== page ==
Friday, April 24, 2015

The American Sentence Goes to High School

Poster sheet 1 of 3 on which one class created their American sentence
chain by posting their individual lines based on a shared-environment
free write. (4/21/15)
Each year during National Poetry Month, I like to have classes work first with that form with which they are most familiar (at least in terms of its superficial structure), the traditional (Western) haiku. The next logical step, and one that provides as many opportunities for for the meaningful application of imagistic writing skills, introducing a personal favorite form, the American sentence.

The American sentence is a modern poetic form initiated by Allen Ginsberg (Howl) as a means of compressing (“Maximum information, minimum number of syllables”) Western language in a style similar to that of the Eastern haiku. The key comes from a Ginsberg notion that poets are "people who notice what they notice." Ginsberg felt that divvying syllables into three 5-7-5 lines makes the poetic process an exercise in counting, not feeling. American Sentences are haiku-length poems that Allen suggested be limited to 17 syllables, like haiku in Japanese.

By using a free write centered on our classroom, at the time a common point in time and location, the class's first experience playing with this poetic form can also ultimately be used as an opportunity to collaboratively prepare an extended American sentence chain. (As the teacher, I also model the entire process from free-write to "publishing", on the computer and SMART board.) The idea that each student opening their individual awareness of a moment (or four minutes of "moments") can yield similar superficial observation filtered through varying perspectives can be powerful. The collection of sensual notes and observations taken during the free write always seem to result in enough brain fodder for students to pull two images with which to play and build their introductory American sentences.

Reviewing with class the potential contributing elements to an American sentence also creates the opportunity to review several concepts that are valuable in their analysis on literature (fiction and non-fiction) in a context that is easily accessible. For Regents-level students, the American sentence also is an excellent way to review and practice the use of figurative language. In a broad sense there is not much "new" here; students play with common literary elements in a new and open manner, by extending the but the application within the context of a modern form (an insight that some lack anyway: that understanding that forms and language do change and evolve).

Four applicable strategies in particular are especially fun to re-frame for classes:
  • Imagistic: a style of poetry that employs free verse and the patterns and rhythms of common speech. 
  • Found poetry: Found poetry is a type of poetry created by taking words, phrases, and sometimes whole passages from other sources (written or oral) and reframing them as poetry by making changes in spacing and/or lines (and consequently meaning), or by altering the text by additions and/or deletions. The resulting poem can be defined as either treated: changed in a profound and systematic manner; or untreated: virtually unchanged from the order, syntax and meaning of the original.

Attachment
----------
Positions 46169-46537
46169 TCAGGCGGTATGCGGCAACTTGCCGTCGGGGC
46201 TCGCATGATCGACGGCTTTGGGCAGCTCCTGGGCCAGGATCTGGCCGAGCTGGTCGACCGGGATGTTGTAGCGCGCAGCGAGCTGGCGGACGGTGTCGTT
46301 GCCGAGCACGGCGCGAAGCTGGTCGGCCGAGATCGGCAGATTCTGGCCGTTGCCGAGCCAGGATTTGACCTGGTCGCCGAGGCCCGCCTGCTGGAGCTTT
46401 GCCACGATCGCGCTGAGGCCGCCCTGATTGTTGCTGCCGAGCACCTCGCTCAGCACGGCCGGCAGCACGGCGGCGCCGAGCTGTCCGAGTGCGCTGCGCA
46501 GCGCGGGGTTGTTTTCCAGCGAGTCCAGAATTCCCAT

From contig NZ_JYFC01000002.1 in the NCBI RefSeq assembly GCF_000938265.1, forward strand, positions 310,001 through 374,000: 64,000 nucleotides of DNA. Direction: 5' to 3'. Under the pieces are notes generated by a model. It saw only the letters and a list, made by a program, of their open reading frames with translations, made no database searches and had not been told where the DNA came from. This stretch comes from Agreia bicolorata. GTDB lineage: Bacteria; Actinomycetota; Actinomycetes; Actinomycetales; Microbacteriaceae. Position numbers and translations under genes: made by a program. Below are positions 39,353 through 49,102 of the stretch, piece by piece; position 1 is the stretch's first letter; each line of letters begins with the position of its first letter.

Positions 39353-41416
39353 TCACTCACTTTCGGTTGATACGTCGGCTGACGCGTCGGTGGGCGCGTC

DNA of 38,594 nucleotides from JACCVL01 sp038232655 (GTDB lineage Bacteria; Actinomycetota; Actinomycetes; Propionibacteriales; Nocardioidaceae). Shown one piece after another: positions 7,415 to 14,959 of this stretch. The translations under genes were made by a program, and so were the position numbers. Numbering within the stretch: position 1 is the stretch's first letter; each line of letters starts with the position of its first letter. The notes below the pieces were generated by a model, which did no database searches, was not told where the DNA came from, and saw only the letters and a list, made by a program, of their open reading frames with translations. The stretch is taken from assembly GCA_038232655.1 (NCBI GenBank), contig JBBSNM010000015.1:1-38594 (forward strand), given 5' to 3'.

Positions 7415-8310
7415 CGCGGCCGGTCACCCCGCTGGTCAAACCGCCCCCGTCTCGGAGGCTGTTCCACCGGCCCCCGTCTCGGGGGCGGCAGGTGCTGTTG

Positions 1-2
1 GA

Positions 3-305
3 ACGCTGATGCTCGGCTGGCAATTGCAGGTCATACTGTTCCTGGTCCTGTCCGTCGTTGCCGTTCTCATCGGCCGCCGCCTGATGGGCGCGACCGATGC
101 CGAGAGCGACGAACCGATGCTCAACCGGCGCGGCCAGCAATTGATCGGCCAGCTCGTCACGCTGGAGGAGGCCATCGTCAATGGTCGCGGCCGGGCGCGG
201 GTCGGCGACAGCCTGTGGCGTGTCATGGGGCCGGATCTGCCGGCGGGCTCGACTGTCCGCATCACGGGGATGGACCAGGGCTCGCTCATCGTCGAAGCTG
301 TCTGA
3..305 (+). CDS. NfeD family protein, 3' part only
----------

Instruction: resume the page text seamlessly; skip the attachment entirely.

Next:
• Busted syntax: poorly worded, incorrect syntax perhaps to illustrate a point 
  • Demotic speech = of or pertaining to the ordinary, everyday, current form of a language; vernacular: a poet with a keen ear for demotic rhythms.
While one of my classes has already completed the activity (with part of the final results posted above), two more will be working through the format over the next few classes. Sadly one of the skills standardized test don't currently assess are creativity or the use by students of figurative language. This is unfortunate as this is where the majority of students excel despite the limited opportunities to develop a unique authorial voice outside the academic one favored by the exams.

Given that the topic of our the American Sentence Chain is our classroom, occasionally the lines students' choose as their personal favorites to contribute do not reflect what I think of as a fairly productive learning environment. In addition being of the proper syllable count and imagistic, some lines evoke feedback that is personally and professionally helpful.It is always insightful to see the work of students' reflect their inner lives (at least the little of which I am aware) in writing. The American sentence is just one of the poetic forms that provide a wonderful vehicle for reflection.

Paul E. Nelson's Blog
Allen Ginsberg's American Sentences by Bob Holman and Margery Snyder

1 comment:

Paul Nelson said...

Thanks for the plug. My book of poems using this form is now out: